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3.023 Pan-Fried Duck Breasts in Five-Spice Glaze with Shredded Leeks

-Cycle 3, Item 23-
28 (Sat) January 2012

-Chinese-
Pan-Fried Duck Breasts in Five-Spice Glaze with Shredded Leeks

* *

by me

at home

-Oksu, Seoul-

with Wife and Dominic

For the first time in my life, I bought a duck. It was a whole duck. Not quite confident enough to risk it all on a single recipe, I separated the bird into 4 components: the breasts (for this dish), the legs-thighs-wings (for a future dish), the carcass (for stock), and the excess skin (for the rendered fat, as well as the crispy skins themselves, which we ate as an appetizer dipped in sweet chili sauce). At 11,000 won for 1.5 kg, a pretty decent value. And fun.


After consulting several cookbooks, I settled on a recipe in Man with a Pan, a collection of food essays and related recipes that I referenced in a prior post (see generally 2.353 Lemon-in-the-Ass Rosemary Roast Chicken with Roast Potatoes and Pan Gravy). Developed by contributor Adam Bonin, the recipe was the synthesis of two duck recipes attributed to the venerable Mark Bittman, whom I quoted in yesterday's post (on an unrelated matter), whose video podcast The Minimalist is conceived on the notion of simplicity in cooking (see 2.223 Sesame Shrimp Scrambled Eggs). Nevertheless, the ingredient list left me a bit skeptical as to whether the recipe would work as is. I mean, for a glaze based on 7 total tablespoons of liquid, 3 tablespoons of soy sauce seemed excessive. According to the author, however: "Everybody in my family knows--and most of our friends know--that Adam can make duck, and he can make this duck. And he can just nail it." Self-reference in the 3rd person is often a sign of spurious cockiness, but I gave it a shot, confident myself that I could adjust if/when necessary.

As anticipated, the glaze was mouth-puckeringly salty. Even diluted with some stock, it was still a bit strong. The shredded leeks, not part of the original recipe, helped balance things out.


Americans don't appear to regard soy sauce as being particularly salty. Years ago, while helping out at my aunt and uncle's sushi boat restaurant in San Diego, I noticed that the customers ate inordinate amounts of soy sauce as a condiment; they would drop a piece of sushi into the soy sauce dish and wait for the rice to sop it all up and turn black. "Doesn't that make it too salty?" I once asked. "Salty? It's just soy sauce," the guy replied, looking puzzled. Another example, though I can't recall the details, I saw a cooking program in which the host, who was making something Asian, took great pains to explain that soy sauce may register as "sweet" but actually has a high sodium content and warned the viewers against the "temptation" to add extra salt. Indeed.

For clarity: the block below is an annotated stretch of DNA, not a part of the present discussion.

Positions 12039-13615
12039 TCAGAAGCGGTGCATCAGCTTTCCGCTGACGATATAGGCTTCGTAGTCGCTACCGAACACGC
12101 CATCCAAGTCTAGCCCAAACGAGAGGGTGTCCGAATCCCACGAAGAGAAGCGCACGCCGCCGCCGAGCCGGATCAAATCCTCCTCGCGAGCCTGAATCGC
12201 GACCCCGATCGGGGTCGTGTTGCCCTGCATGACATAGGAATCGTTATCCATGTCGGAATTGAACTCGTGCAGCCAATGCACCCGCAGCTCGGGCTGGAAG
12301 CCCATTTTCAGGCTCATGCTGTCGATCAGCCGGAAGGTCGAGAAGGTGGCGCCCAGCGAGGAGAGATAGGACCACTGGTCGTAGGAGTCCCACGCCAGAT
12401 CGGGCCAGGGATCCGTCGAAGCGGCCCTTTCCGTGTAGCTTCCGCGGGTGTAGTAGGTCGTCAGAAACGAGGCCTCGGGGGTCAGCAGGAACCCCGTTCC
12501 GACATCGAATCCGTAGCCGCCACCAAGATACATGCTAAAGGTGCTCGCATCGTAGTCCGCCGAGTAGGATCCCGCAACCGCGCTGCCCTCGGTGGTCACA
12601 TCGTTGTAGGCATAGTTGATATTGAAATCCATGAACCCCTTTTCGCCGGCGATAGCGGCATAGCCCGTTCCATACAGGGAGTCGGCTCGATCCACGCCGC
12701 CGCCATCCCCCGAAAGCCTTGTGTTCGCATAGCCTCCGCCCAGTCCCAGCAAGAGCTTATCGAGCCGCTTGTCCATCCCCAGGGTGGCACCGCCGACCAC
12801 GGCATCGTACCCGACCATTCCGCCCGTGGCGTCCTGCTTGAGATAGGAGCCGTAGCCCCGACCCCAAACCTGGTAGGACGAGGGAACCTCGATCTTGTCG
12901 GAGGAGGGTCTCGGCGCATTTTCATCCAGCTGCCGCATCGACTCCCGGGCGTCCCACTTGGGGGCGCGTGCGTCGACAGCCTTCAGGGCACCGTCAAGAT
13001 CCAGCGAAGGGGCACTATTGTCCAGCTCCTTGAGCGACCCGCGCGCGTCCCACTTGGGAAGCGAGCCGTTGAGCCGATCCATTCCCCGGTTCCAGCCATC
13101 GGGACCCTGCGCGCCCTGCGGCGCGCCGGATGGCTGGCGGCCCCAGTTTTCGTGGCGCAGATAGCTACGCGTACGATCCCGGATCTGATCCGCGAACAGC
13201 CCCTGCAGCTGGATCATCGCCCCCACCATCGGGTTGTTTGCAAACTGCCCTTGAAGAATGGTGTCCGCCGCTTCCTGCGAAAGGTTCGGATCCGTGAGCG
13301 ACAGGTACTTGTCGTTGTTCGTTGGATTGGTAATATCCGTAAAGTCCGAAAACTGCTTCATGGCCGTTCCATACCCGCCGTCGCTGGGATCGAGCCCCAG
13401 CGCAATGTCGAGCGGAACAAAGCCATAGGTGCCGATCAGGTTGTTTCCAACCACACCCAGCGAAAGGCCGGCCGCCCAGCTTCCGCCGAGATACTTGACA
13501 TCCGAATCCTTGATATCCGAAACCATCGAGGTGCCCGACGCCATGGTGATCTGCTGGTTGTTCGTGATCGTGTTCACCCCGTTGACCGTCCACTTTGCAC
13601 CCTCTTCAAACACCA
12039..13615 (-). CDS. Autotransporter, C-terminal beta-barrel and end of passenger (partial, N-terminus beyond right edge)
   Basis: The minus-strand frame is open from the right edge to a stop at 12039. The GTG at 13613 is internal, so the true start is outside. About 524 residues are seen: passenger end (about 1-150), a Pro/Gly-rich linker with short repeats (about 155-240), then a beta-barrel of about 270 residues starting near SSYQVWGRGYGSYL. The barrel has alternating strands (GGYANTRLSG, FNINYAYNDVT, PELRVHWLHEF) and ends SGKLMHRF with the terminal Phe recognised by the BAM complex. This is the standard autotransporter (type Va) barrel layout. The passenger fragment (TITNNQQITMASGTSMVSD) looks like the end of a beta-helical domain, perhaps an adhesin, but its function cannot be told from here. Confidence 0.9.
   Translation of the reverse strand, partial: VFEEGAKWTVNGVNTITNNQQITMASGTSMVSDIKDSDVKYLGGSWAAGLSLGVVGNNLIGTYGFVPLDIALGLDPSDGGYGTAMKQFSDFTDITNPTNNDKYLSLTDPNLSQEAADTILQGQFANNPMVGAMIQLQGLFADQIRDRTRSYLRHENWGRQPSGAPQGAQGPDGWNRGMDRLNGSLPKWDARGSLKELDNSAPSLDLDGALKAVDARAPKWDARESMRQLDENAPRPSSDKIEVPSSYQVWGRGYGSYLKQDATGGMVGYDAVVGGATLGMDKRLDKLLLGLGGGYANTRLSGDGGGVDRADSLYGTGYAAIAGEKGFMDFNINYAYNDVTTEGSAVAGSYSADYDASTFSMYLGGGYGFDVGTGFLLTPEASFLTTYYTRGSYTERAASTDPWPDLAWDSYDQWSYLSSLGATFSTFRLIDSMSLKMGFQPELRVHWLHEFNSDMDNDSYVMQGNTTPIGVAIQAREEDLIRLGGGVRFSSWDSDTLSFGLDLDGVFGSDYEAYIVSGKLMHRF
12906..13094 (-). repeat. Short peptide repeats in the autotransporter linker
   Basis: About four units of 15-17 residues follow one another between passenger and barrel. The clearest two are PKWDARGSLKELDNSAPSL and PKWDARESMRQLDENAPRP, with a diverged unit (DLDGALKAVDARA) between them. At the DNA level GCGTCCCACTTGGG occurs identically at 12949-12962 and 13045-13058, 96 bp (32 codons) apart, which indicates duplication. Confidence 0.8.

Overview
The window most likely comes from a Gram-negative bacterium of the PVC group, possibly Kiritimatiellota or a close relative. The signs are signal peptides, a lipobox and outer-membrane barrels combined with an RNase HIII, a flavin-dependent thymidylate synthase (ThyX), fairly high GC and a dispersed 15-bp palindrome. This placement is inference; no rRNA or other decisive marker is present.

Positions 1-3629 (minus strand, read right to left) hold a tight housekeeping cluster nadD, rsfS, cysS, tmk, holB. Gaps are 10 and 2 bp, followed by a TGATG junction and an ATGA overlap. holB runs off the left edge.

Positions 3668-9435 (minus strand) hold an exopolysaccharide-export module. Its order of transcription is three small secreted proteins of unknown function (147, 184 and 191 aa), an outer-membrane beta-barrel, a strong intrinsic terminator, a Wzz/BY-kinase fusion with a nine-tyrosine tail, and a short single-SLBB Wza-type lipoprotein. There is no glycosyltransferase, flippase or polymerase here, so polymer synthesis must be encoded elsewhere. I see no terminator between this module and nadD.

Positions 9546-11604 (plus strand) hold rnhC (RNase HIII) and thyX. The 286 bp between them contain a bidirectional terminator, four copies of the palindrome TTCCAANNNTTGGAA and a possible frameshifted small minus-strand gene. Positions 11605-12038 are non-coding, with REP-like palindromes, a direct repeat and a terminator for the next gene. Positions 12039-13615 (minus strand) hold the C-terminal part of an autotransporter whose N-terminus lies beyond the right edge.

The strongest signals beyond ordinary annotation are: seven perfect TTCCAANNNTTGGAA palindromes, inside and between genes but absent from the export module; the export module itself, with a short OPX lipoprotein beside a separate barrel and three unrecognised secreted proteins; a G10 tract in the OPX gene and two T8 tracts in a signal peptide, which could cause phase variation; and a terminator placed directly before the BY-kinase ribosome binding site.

5 comments:

  1. You should try making that duck ragu I told you about earlier. It's a really good recipe. If you need it I could give it to you

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  2. impressed with duck carving skills.

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  3. @DC: YES, definitely, please give me the recipe. and the one for mark bittman's slow eggs.

    @Lisa: thanks, though it really isn't very difficult. what i really want to be able to do is chop roast duck with a cleaver like the guys at cantonese joints.

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  4. okay! How should I send it? Looking forward to seeing you make it. You're going to have to buy another whole duck.

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  5. email. hahmki@gmail.com. or FB.

    ReplyDelete